The Glossy Ibis is a widespread bird that covers every continent except Antarctica. But simply because they are a common bird, they are still unique. The Glossy Ibis’s scientific name is the Plegadis falcinellus, but for the sake of this article, we will refer to it as the Glossy Ibis to avoid confusion. The Glossy Ibis is not an endangered species, nor is it threatened in any way.
The Glossy Ibis is a wading bird, meaning it is long-legged bird that wades through the water in search of food. Due to this, the Glossy Ibis can stand from 48 centimeters to as tall as 66 centimeters (19 to 26 inches) and can have a wingspan of anywhere between 88 to 105 centimeters (34.6 to 41.3 inches). These birds weigh about 500-800 grams (17.6 to 28.2 oz). Other than size, there is no clear distinction of their age or gender, since all Glossy Ibises look similar. They are a distinct dark copper color with dark green wings and dark brown or black legs. This dark coloring helps them blend in with the marsh lands they tend to be found in. Their bills are long in comparison to the normal sized bill due to their long legs and it is also curved, which serves as a good tool for catching their prey in the water.
The Glossy Ibis is located in North America, South America, Asia, Africa, Australia, and the Caribbean, making it a very adapting bird to steady climate changes. However, it is a migratory bird so the northern birds, like most other breeds of birds, fly south for the winter. The Glossy Ibis, no matter where it is located, can be ideally found dispersed in lakes, marshes, or swamps. This is due to its diet, which consists of fish, frogs, and other small aquatic creatures. If food is scarce, they will also feed on small insects such as dragonflies. Even though the Glossy Ibis is a relatively large bird, they still fall prey to animals such as Golden Eagles, Short-Toed Eagles, Vultures, and Alligators. Overall though, the Glossy Ibis is a relatively quiet bird and only makes noise when it feels threatened or it is in mating season.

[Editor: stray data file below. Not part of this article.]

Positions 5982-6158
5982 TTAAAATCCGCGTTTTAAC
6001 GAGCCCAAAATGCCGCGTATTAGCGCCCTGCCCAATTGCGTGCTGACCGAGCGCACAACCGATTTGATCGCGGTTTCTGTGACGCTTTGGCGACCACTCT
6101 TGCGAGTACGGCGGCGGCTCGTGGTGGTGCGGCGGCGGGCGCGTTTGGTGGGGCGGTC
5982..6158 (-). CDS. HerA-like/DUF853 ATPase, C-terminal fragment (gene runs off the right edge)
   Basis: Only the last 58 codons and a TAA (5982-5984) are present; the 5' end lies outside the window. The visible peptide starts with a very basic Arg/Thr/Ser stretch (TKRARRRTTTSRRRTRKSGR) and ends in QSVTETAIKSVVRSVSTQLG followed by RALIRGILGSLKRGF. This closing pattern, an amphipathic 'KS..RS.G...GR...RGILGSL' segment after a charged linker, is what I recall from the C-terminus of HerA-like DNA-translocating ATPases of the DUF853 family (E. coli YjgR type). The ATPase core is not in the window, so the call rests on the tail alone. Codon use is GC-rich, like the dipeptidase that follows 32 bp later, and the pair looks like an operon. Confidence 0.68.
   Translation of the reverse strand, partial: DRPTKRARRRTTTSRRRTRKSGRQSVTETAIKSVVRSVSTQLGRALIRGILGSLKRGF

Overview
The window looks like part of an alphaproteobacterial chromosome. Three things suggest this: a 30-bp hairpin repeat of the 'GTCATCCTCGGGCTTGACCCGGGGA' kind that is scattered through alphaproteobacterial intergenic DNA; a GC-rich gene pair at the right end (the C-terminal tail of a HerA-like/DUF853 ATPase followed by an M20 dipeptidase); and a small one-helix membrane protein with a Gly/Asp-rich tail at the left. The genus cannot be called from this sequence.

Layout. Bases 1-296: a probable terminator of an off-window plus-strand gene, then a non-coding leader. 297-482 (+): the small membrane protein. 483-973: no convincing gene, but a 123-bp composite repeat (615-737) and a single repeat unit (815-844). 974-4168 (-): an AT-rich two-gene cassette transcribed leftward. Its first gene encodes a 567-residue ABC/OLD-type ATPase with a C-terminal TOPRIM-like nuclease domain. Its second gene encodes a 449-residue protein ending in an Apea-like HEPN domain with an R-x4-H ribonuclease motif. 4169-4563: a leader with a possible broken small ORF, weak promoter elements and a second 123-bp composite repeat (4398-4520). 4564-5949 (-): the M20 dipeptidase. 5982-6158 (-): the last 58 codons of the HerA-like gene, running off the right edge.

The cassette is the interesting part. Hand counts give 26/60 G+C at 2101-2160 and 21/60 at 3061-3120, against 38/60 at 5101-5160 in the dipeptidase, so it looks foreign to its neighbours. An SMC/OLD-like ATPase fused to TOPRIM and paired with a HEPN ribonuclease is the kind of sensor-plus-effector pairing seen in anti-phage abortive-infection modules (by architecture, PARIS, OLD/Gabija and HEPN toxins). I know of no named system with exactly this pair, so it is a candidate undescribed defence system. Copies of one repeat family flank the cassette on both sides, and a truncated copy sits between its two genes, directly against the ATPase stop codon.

Mating season for the Glossy Ibis is in spring. During this time, the Glossy Ibises make various croaking and grunting sounds to attract mates. Once mated, the Glossy Ibis makes a nest amongst other species of Ibises, egrets, and herons (all wading birds) for protection against predators like snakes. The nests consist of trees, bushes, twigs, sticks, and any other material they consider suitable. Once the nest is built, the female Glossy Ibises lay 3 – 4 eggs. For 20 – 25 days the parenting Ibises will protect the eggs until they hatch. Once the chicks are born, one parent stays and watches over them while the other goes and looks for food for the chicks. Once the chicks, reach two months old, they leave the nest to go hunting for food with their parents. They are normally fully matured after only a few months.
The Conservation of African Eurasian Migratory Waterbirds (AEWA) applies to the Glossy Ibis for its own safety. Overall, this widely known bird is a nurturing and spectacular bird.